Note to Self! Flu Vaccine
Yikes,do I see yellow and red leaves on the trees, and are those cool nights more frequent than not? It looks like it’s that time of year again for you and your family to vaccinate against the flu.
The Center for Disease Control (CDC) are reminding the public to get flu shots for several reasons: Why do I need a flu vaccine every year?
It takes about two weeks after vaccination for antibodies that protect against flu to develop in the body. That’s why it is better to be vaccinated by the end of October, before flu season really gets up and running.
The flu viruses are constantly evolving.
The antibodies from vaccination declines over time, making an annual vaccine optimal.
A flu vaccination does not cause you to get the flu. The vaccination can keep you from getting the flu and has also shown it can reduce the severity of the illness in those that get vaccinated but still get sick. If you get the flu, after the vaccination, it is possible:
You may have been exposed to the flu virus prior to getting the vaccination, and your body *it’ll takes your body about 2 weeks to develop the antibodies once you have been vaccinated.
The flu virus you had been exposed to was not included in the seasonal flu vaccine formulation. *The virus is constantly evolving.
Despite getting vaccinated, there are some that will become infected. The effectiveness of the vaccine varies based on health, and age factors of those being vaccinated.
Reduced flu-associated hospitalizations and associated expenses among children and older adults.
A 2014 study showed that flu vaccine reduced children’s risk of flu-related pediatric intensive care unit (PICU) admission by 74% during flu seasons from 2010-2012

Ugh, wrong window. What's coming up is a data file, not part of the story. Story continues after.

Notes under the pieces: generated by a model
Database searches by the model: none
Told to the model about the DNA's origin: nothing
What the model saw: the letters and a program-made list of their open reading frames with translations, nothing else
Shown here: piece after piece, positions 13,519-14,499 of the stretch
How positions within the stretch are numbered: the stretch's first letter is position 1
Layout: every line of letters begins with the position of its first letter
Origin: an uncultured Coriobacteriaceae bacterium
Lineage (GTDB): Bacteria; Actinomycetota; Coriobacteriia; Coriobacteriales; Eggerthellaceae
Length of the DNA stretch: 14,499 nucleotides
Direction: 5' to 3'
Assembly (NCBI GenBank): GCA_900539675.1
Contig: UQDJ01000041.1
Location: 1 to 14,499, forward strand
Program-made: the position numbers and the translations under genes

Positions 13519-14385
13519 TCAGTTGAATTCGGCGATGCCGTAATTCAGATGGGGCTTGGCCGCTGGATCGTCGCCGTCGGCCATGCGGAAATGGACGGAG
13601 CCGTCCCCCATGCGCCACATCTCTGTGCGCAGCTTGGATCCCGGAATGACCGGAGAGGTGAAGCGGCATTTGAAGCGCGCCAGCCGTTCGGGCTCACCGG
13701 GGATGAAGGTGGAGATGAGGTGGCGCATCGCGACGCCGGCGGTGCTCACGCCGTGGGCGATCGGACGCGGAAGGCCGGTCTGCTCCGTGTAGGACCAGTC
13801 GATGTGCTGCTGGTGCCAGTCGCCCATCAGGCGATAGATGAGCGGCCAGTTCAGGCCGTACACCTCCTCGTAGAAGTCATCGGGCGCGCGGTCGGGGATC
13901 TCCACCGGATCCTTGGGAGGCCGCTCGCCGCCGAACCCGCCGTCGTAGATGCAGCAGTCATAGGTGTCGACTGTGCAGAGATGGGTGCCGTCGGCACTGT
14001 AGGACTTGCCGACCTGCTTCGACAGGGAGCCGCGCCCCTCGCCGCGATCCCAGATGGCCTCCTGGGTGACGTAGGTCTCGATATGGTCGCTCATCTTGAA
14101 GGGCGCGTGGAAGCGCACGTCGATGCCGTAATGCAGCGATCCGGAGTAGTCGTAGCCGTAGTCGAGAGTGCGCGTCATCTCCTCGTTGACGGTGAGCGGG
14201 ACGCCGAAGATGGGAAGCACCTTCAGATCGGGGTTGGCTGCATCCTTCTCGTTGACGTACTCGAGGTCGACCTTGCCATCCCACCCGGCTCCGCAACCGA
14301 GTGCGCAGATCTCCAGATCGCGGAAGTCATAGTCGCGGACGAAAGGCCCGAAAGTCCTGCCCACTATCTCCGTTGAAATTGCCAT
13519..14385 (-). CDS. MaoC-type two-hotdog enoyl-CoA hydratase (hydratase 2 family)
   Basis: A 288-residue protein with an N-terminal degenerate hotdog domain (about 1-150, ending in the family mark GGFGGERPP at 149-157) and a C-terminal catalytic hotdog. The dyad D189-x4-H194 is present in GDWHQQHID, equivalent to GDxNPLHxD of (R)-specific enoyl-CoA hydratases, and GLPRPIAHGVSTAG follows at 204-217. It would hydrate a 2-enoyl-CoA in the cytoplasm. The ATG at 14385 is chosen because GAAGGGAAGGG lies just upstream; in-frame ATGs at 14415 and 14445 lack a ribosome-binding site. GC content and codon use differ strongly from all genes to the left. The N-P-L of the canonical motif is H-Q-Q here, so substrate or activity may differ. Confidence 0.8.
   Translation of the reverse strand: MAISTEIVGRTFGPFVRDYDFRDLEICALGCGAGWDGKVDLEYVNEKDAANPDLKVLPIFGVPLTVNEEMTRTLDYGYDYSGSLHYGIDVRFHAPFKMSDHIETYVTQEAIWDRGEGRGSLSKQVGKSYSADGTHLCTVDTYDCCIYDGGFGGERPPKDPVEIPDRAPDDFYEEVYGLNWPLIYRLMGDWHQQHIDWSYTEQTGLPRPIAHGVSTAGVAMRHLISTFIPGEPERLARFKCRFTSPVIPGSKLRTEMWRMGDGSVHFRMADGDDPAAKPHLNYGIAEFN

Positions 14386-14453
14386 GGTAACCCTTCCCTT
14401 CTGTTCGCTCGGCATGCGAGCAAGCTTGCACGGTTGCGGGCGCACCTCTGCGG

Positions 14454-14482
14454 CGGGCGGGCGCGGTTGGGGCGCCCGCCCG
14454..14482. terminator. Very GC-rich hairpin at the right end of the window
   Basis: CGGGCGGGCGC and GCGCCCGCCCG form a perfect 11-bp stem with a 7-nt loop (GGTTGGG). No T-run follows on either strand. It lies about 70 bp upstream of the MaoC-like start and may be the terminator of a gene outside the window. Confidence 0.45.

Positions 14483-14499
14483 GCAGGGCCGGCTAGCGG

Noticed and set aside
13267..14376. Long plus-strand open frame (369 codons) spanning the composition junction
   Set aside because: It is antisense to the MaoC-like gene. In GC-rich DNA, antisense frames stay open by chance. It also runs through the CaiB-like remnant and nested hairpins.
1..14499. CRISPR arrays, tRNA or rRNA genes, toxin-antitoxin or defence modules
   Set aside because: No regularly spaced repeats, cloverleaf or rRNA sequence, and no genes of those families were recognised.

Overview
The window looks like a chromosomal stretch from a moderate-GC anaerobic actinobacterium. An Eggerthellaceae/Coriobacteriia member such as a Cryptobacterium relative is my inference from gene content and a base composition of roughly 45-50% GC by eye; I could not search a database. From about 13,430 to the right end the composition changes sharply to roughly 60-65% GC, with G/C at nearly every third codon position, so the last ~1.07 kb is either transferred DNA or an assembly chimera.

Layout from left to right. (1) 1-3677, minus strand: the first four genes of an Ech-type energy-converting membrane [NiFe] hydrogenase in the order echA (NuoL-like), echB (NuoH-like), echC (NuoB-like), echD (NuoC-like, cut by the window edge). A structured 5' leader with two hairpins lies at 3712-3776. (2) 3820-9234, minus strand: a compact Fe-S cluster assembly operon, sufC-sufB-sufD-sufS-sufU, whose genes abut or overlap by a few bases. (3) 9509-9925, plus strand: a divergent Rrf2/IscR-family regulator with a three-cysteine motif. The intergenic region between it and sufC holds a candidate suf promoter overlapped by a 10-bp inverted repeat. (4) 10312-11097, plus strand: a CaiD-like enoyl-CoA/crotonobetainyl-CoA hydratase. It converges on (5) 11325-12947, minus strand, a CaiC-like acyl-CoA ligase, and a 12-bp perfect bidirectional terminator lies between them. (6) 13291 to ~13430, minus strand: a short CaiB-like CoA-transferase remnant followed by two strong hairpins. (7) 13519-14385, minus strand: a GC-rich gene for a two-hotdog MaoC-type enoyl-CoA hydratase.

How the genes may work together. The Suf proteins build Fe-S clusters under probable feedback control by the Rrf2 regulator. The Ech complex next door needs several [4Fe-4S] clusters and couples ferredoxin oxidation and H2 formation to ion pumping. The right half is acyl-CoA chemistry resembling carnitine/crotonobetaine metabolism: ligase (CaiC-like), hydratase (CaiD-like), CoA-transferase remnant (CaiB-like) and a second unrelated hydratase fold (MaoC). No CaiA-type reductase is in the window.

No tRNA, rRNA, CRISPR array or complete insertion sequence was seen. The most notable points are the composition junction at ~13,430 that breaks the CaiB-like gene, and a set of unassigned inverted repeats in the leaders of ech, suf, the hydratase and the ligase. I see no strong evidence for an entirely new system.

Another study published in the summer of 2016 showed that people 50 years and older who got a flu vaccine reduced their risk of getting hospitalized from flu by 57%
A 2017 study was the first of its kind to show that flu vaccination can significantly reduce a child’s risk of dying from influenza.
Save Money — The associated costs when ill with the flu can add up very quickly. According to the CDC it costs approximately $10.4 billion in direct costs for hospitalization and outpatient visits for adults.
As always, before getting vaccinated you should talk to your doctor. For more information the CDC provides and extensive guide for those who should not get a flu shot, and a resource on egg allergies and the flu shot.
Being vaccinated is an important preventative tool in keeping you, your family and everyone you encounter healthy. Building a healthy community is at the heart of the Tamworth Community Nurse Association (TCNA), where compassion counts!
To learn more Suzanne Allison, Quality Assurance Program Manager, from the State of New Hampshire DHHS Immunization Section will be presenting a program about the flu on Wednesday, October 24th, 2018, at 2:00 PM at the Cook Memorial Library in Tamworth, NH. Immunizations will be available at the presentation.
TCNA have the flu vaccine available. Come by the office Monday to Friday 9 AM to 11 AM or make an appointment by calling 323-8511. The cost is $15.00 for Tamworth residents and $20.00 for non-residents. If payment is a hardship, we will waive the fee for Tamworth residents.